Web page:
Teva and Novartis’ Sandoz launch Narcan generics on same day, brand marketer Emergent remains in play
Teva and Novartis’ Sandoz recently launched generic versions of Narcan on the same day, but it likely wasn’t a coincidence. Both first-to-market generics for Narcan, an opioid overdose rescue nasal spray, are FDA approved, but only Sandoz’ version is authorized by Narcan’s brand marketer Emergent BioSolutions.
Emergent, which acquired Adapt Pharma and the Narcan nasal spray in 2018, has been in a protracted patent litigation with Teva over its generic version. The FDA approved Teva’s naloxone hydrochloride nasal spray in April 2019 as the first Narcan generic, but Emergent filed a lawsuit alleging Teva infringed on Adapt patents. A decision in 2020 ruled in favor of Teva, but Emergent appealed. This past summer a three-judge US Court of Appeals panel heard Emergent’s case but had yet to render a final decision.
Teva didn’t answer questions about the launch timing, but Emergent released a statement noting Teva’s launch “prior to resolution of the related patent litigation.”
Emergent’s statement also pointed out its long history working with public health officials to “educate and safeguard people who may be at risk of an opioid overdose,” and said it welcomes additional solutions to help fight the opioid epidemic. Emergent said it will update any 2022 financial effect when it presents year-end results.
In response to follow-up questioning, an Emergent spokesperson said the company is not planning any legal action in response to the Teva launch.
Meanwhile, Sandoz announced the debut of its Emergent-authorized generic Narcan on the same day as Teva in December. When asked about timing, a spokesperson said in an email that the launch was “based on our agreement with Emergent.”
The authorized generic from Sandoz means it is the exact same product as the branded Narcan with a different label and sold at a generic price. The deal with Emergent also ensures the brand licensor a portion of those sales. Emergent in turn pays royalties to the originator of the Narcan nasal spray, Opiant Pharmaceuticals.
Along with the new Narcan generics, other drugmakers have entered the naloxone hydrochloride nasal spray market through different dosing mechanisms. Narcan is a 4-mg spray dose, but Hikma Pharmaceuticals got its FDA approval for Kloxxado in April for an 8-mg intranasal dose while Adamis Pharmaceuticals’ FDA nod for Zimhi in October is a 5-mg injectable dose. On the horizon is potentially even more competition from Opiant itself. Its nasal nalmefene, another investigational treatment for opioid overdose, secured an FDA fast track designation in November.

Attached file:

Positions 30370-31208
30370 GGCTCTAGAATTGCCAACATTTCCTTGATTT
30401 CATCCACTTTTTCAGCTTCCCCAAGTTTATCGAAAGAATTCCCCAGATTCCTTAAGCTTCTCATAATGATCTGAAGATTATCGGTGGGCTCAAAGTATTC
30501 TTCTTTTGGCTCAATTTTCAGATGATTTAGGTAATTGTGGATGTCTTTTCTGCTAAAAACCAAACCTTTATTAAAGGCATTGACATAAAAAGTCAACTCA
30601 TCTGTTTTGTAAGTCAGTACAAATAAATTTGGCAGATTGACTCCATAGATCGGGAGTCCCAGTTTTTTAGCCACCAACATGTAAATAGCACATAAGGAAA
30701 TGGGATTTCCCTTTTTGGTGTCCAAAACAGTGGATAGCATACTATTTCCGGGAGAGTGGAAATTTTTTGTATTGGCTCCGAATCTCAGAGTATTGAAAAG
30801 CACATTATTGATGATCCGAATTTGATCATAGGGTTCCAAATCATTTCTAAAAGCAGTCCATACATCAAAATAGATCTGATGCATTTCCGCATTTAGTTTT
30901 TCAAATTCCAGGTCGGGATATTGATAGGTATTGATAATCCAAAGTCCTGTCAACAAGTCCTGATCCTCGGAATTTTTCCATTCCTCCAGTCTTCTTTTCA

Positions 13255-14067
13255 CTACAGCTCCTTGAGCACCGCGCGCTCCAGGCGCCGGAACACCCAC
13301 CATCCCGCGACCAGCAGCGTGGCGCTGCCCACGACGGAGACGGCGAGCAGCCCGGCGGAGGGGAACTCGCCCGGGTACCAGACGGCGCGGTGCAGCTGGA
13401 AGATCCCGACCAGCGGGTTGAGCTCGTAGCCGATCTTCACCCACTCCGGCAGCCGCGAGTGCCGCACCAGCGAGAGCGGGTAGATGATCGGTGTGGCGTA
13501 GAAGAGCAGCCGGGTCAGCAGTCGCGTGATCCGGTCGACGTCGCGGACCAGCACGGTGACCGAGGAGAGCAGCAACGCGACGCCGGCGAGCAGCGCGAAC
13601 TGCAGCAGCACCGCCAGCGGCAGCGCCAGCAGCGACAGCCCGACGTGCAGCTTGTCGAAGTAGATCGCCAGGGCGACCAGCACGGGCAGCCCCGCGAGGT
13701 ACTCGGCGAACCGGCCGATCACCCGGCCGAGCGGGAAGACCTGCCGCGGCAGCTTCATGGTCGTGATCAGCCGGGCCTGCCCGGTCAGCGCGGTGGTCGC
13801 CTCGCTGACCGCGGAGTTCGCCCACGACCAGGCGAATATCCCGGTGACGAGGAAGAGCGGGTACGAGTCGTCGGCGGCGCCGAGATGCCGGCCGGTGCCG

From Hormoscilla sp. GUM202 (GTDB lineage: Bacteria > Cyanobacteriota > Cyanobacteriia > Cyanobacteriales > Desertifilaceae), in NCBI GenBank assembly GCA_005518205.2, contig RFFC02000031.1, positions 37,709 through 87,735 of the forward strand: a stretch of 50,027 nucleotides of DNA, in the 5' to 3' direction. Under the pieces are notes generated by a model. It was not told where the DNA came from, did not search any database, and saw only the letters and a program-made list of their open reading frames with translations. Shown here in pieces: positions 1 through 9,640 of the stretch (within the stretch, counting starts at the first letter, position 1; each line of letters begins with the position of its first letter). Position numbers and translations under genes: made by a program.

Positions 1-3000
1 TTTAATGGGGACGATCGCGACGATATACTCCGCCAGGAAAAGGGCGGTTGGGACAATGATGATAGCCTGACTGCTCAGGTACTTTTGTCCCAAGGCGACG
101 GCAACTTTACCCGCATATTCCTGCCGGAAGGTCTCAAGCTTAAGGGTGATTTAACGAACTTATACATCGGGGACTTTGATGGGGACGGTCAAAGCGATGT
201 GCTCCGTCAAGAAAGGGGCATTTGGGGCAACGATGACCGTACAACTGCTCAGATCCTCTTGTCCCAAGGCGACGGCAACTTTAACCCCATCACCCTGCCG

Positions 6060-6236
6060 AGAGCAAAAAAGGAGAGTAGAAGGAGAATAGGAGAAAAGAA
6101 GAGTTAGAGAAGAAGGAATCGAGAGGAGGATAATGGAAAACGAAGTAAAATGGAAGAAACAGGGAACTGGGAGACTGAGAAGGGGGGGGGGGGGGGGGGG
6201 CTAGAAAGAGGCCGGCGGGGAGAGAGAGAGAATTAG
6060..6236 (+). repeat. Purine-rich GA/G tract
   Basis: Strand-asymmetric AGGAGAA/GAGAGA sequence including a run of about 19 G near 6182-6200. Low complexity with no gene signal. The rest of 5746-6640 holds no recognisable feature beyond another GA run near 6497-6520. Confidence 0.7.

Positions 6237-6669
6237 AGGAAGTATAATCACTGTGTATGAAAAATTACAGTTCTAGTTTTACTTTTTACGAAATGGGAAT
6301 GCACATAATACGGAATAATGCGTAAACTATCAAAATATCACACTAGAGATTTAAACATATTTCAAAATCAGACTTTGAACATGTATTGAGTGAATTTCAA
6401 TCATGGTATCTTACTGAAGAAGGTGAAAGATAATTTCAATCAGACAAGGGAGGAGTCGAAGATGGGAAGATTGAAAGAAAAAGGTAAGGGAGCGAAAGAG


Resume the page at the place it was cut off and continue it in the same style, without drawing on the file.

What they’re all pursing is a slice of the unfortunately growing opioid overdose treatment market. Opioid overdose deaths increased 40% during the pandemic from May 2019 through June 2020 — but even as pandemic panic eases, the opioid epidemic is still raging. The CDC reported more than 75,000 opioid overdose deaths from April 2020-2021, an increase of 35%.
Emergent sales of Narcan have increased in tandem. Its most recent third quarter sales of $133 million notched a 50% increase year-over-year. Sales through nine months were almost $314 million, already topping its full 2020 revenue of $311 million. Emergent has delivered 26 million Narcan devices in the US since its 2016 debut.
In 2018, Adapt did some regional TV testing of a Narcan ad encouraging concerned parents of young people on pain meds to stock the med at home in case of accidental overdose. However, marketing of naloxone in general has been limited to direct appeals to public health officials in communities, first responder organizations and hospitals. Most states have adopted laws that allow direct sales to consumers at pharmacies.
Still neither Teva nor Sandoz have plans to market the Narcan generics to consumers.
A Teva spokesperson said in an email, “We don’t market/promote generic products; they are prescribed as name-brand and then supplemented by doctors or pharmacies.”
Sandoz simply said its Narcan generic is available “to people in the US via retail pharmacies and institutions, including hospitals,” and added that its product website will feature resources for pharmacists.